One of the things that strike me ever since I came to Singapore is that it is truly a Garden City. ” No roads has been left uncovered and no vacant land within the city left unplanted with shrubs ( W.Y.Chin and C.Richard, 1986).” Thanks to those big trees on campus I am able to survive the intense heat of the sun. There is one interesting feature on the tree that you might have observed before as well.
Above: An algae covered tree in PGP Residences. Below: “Rusty” trees seen outside Raffles Hall of Residences.
After a closer examination, the orangy stuffs that look powdery from far, actually appear to be quite rough. Some patches looks like a rough orange carpet covering the bark, while some looks somehow like overcompressed breadcrumbs. Now it looks like some fungus or lichen. Since this question has been bugging me, I decided to find out the identity of the rusty patches.
So…. It appears that the rusty orange patches are actually green algae! It’s not uncommon that algae lives attached to the trees, but what surprised me more was that it is actually classified under GREEN algae! Green algae, phylum Chlorophyta, now belongs to a well-established monophyletic group, Viridiplantae, in which the terrestrial plants are also included. This species of green algae comes from the order Trentepholiales and the genus of filamentous green algae, Trentepohlia. Algae under this order are usually subaerial algae which are adapted to live on substratum like natural rocks, concrete walls, plastic nets, tree barks, fruits and leaves (Rindi F. et.al., 2009). Some of the algae under this order are actually lichenised-algae. Trentepholiales attached to the subtrata via filamentous hyphae and reproduce via spores.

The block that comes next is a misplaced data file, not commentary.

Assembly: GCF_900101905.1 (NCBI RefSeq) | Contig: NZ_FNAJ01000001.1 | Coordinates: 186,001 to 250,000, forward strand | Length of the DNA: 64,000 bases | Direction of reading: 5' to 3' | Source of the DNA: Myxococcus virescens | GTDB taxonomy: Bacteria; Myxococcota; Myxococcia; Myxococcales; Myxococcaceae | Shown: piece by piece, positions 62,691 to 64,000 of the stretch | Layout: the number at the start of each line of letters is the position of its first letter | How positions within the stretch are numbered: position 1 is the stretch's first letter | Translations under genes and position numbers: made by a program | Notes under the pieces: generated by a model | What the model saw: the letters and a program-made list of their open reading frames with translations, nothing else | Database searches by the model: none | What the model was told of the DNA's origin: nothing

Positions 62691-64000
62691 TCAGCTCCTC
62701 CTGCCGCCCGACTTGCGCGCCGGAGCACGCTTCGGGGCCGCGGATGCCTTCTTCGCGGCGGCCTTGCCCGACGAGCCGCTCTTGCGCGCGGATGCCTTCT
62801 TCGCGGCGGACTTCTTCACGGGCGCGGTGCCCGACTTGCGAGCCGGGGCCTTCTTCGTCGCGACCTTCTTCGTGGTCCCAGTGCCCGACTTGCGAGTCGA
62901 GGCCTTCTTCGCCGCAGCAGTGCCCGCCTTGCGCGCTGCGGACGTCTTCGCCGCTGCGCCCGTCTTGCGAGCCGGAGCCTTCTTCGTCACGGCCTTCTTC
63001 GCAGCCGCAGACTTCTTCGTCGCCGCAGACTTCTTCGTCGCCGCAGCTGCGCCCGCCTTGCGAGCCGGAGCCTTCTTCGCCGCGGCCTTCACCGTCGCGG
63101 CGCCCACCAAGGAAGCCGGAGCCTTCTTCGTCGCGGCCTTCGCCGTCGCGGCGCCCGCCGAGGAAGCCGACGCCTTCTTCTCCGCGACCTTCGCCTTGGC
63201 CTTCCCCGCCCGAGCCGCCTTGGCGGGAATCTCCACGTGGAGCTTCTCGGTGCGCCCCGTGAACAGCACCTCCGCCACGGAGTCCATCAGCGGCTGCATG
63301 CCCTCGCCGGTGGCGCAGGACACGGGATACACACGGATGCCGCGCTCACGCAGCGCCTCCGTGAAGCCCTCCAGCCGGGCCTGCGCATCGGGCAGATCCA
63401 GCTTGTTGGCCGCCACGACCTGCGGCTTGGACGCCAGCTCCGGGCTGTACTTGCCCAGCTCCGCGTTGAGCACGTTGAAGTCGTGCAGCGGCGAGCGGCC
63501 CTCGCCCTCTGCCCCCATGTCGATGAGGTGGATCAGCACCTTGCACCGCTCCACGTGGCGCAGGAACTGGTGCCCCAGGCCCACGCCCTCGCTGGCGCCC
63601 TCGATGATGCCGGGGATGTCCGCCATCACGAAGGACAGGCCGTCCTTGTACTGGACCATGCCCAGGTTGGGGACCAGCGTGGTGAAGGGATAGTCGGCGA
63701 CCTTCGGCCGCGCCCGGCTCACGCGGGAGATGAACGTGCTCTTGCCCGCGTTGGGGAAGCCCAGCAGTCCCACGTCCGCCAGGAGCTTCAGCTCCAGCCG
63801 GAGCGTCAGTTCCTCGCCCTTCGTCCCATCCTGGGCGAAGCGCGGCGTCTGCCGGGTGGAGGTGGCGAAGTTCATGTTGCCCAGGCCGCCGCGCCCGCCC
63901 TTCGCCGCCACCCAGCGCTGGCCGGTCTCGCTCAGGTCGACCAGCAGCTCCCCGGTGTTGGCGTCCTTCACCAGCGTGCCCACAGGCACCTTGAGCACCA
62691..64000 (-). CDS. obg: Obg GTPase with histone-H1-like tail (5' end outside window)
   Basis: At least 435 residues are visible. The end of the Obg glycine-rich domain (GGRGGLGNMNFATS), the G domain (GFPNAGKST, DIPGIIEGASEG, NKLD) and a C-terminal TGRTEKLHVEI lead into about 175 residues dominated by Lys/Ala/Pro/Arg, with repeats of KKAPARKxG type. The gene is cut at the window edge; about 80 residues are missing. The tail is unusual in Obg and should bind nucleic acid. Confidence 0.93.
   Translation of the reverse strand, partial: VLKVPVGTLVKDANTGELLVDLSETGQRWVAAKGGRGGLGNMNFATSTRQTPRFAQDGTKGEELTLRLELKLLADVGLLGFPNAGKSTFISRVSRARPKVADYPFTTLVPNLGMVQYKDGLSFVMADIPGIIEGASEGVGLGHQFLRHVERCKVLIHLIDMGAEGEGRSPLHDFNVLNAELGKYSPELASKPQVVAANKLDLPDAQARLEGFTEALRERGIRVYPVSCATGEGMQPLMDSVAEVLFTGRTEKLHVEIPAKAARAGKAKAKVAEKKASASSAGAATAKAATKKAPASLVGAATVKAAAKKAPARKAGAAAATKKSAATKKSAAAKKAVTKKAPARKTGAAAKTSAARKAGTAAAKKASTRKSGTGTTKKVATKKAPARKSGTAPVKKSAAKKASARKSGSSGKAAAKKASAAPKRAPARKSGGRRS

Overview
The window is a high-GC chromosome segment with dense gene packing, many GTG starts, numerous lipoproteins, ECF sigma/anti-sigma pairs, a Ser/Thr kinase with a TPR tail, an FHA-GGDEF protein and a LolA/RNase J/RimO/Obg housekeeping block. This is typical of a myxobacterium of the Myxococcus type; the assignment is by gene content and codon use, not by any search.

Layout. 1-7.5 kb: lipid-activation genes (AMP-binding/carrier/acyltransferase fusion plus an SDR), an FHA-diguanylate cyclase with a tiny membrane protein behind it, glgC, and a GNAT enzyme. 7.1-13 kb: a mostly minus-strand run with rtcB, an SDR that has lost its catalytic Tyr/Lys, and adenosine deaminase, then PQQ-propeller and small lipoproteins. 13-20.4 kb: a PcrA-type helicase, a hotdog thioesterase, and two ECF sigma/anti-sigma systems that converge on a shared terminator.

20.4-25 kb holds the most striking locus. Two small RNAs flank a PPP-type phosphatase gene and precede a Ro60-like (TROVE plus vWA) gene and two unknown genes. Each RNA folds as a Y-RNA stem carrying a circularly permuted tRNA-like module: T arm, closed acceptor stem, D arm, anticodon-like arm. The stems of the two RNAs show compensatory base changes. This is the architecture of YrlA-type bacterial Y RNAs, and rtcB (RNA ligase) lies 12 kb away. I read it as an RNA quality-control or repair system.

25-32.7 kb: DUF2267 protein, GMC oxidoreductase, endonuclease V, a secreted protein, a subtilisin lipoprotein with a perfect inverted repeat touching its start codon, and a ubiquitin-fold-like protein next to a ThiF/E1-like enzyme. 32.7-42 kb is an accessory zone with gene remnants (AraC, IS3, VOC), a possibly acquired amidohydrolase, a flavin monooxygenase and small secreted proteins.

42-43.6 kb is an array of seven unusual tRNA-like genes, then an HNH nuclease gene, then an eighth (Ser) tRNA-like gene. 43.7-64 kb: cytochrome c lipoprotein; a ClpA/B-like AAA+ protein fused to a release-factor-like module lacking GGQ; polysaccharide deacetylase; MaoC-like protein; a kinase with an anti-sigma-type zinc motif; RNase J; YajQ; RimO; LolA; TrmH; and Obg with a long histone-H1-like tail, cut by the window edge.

Now why is it in the same family as the green algae while it appears to be orange? Algae of order Trentepohliales produce large amount of carotenoids (which is also a component of chlorophyll), such as beta carotenoids and haematochorome. These pigments gave the algae their charateristic bright yellowish orange or red colouration. Trentepohlia sp. is well distributed across the humid tropic region.
Since the algae has chlorophyll pigments hence the ability to photosynthesize and the host plants do not show any signs of malnutrition or being parasited, the interactions of these green algae with the tree most probably are commensalism. While for non-living substrata, I was thinking that it too, merely serve as a host. However, these green algae actually post problems to substratum like the concrete wall. Pigments produced by Trentepholia sp. caused local erosion like pitting and discoloration of wall when present as biofilm (Gaylarde P. et.al., 2006).
Okay, doubts cleared. Hopefully next time when you stumble across some trees with strage orangy trunks, you will know that it is actually algae growings instead of rust !
Hugh, T.W.Tan et.al.,2007, The Natural Heritage of Singapore 2nd Edition. Prentice Hall, Pearson Education, South Asia Pte. Ltd. Singapore.
Corlett, R. and Chin W.Y., 1986, The City and The Forest: Plant Life in Urban Singapore. Singapore University Press, National University of Singapore.
Rindi F. et.al., 2009, An Overview of The Biodiversity and Biogeography of the Terrestrial Green Algae, Nova Science Publishers, Inc. http://bama.ua.edu/~dwlam/index_files/Rindi_Biodiversity%20hospots_PC.pdf (retrieved 10th April 2010)
Gaylarde P. et.al., 2006, Lichen-like colonies of pure Trentepohlia on limestone monuments, Elsevier Ltd. http://www.sciencedirect.com.libproxy1.nus.edu.sg/science (retrieved 10th April 2010)
Trentepohlia, Wikipedia.http://en.wikipedia.org/wiki/Trentepohlia (retrieved 14th April 2010)